Lila L. Chavez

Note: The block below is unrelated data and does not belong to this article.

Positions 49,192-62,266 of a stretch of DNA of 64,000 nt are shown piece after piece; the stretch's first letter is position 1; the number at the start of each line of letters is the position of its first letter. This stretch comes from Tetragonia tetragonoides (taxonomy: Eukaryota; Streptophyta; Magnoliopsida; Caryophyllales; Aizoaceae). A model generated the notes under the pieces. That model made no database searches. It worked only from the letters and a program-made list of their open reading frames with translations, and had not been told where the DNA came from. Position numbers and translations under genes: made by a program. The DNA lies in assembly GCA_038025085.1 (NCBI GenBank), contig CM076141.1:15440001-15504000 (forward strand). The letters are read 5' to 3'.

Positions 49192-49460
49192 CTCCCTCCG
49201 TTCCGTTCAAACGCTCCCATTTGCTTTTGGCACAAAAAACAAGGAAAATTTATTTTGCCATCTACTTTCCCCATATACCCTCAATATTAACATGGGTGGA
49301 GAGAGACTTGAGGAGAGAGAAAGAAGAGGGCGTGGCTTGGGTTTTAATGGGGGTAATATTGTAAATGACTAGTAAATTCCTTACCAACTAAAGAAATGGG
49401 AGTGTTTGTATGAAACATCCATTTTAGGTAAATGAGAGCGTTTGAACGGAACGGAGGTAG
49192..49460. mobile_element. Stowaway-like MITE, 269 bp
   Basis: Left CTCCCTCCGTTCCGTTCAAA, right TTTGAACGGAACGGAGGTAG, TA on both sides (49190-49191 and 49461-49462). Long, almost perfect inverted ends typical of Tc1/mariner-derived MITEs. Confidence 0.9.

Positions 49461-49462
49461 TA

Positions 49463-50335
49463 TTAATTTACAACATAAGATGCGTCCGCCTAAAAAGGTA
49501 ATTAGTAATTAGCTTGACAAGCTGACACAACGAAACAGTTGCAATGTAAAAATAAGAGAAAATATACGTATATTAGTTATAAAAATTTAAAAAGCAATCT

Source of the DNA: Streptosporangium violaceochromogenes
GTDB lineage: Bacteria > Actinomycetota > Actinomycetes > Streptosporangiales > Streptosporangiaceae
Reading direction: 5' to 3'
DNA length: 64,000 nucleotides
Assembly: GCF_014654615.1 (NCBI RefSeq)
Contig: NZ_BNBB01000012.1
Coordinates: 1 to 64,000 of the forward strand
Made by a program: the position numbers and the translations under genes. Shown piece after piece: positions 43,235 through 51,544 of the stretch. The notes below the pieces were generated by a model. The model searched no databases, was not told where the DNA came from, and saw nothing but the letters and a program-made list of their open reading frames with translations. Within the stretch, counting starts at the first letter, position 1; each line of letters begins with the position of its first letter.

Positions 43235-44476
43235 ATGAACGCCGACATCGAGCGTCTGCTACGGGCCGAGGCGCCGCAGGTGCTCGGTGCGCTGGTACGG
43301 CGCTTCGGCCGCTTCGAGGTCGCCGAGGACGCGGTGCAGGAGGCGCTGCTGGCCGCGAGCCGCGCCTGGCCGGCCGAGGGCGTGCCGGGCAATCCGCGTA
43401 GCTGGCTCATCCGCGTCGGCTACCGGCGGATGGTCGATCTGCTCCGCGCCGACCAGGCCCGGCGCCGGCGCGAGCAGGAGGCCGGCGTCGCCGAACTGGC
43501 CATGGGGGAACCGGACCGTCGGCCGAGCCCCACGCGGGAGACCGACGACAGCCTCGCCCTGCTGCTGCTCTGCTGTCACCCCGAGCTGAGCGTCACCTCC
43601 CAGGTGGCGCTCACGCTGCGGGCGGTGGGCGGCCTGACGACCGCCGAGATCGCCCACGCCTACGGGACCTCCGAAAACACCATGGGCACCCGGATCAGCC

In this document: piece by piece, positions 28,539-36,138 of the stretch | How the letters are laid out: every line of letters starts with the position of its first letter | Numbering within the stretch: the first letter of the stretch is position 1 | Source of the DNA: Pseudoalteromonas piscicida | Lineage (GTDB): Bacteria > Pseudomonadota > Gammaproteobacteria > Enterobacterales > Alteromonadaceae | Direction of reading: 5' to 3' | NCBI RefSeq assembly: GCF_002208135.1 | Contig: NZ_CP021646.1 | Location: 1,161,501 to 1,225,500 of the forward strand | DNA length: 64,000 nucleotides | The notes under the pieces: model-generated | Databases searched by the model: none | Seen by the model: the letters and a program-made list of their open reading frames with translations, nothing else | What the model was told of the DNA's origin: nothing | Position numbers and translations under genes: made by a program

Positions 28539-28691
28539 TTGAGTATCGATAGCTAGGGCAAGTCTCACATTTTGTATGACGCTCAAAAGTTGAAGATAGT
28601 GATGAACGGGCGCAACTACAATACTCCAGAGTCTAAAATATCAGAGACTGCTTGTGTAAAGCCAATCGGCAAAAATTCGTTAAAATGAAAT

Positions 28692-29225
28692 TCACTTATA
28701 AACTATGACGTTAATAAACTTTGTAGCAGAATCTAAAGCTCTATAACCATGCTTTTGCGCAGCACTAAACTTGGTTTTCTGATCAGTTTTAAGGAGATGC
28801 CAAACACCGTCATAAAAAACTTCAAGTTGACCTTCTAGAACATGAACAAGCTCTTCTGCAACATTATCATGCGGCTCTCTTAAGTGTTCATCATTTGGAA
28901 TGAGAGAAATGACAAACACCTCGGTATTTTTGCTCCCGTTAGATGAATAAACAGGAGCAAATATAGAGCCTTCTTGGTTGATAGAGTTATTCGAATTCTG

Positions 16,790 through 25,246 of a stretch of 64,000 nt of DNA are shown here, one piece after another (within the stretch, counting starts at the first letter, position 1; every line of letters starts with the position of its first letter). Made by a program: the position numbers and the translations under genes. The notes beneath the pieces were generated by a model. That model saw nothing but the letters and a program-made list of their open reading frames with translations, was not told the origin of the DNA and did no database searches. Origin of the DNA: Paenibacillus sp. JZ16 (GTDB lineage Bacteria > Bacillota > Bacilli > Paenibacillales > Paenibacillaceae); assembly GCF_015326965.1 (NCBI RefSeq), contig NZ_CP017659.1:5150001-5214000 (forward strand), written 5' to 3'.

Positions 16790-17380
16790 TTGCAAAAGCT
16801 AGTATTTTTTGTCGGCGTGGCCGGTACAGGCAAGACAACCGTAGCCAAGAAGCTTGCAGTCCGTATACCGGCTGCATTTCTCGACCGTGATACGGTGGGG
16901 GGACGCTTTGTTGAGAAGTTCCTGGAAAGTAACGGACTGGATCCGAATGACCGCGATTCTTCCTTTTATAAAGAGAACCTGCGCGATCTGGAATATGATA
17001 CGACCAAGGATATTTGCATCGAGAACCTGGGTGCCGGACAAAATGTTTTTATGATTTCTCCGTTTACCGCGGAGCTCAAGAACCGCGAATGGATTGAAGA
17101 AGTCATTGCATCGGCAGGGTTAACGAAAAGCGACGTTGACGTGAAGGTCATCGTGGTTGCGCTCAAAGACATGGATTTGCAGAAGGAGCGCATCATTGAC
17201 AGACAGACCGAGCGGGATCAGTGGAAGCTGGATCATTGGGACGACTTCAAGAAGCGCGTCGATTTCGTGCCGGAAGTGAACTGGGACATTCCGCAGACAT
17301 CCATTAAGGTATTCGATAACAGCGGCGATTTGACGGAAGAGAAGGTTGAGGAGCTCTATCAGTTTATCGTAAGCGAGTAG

As a society we come from many different and diverse backgrounds, cultures and traditions. Today’s society embraces the different religious beliefs and customs and as a society we are accustomed to our own traditional religious holidays and observing them has become a part of our social order. The Christian society celebrates the birth of Christ on the 25th of December and the Jewish society observes “Hanukkah” a traditional holiday of dedication. The historical origin of Hanukkah reveals that the Jewish people stood up for their beliefs, which resulted in a victory for the Jewish people in the end. Hanukkah is celebrated for eight days and nights. It starts on the 25th of the Jewish month of Kislev, which coincides with late November-late December on the secular calendar. In Hebrew, the word "Hanukkah" means “dedication.” The name reminds us that this holiday commemorates the rededication of the holy Temple in Jerusalem following the Jewish victory over the Syrian-Greeks in 165 B.C.E. In 168 B.C.E. the Jewish Temple was seized by Syrian-Greek soldiers and dedicated to the worship of the god Zeus. This upset the Jewish people, but many were afraid to fight back for fear of reprisals. Then in 167 B.C.E. the Syrian-Greek emperor Antiochus made the observance of Judaism an offense punishable by death. He also ordered all Jews to worship Greek gods.(Judaism.about.com(n.d) website.) The historical story of Hanukkah paints a picture of not only holy days but the importance of the religious beliefs that Jewish culture practice and why. The Hanukkah story goes on to reveal that Jewish resistance began in the village of Modiin, near Jerusalem. Greek soldiers forcibly gathered the Jewish villages and told them to bow down to an idol, and then eat the flesh of a pig. To the Jewish people both these practices are forbidden to their religious beliefs. A Greek officer ordered Mattathias,...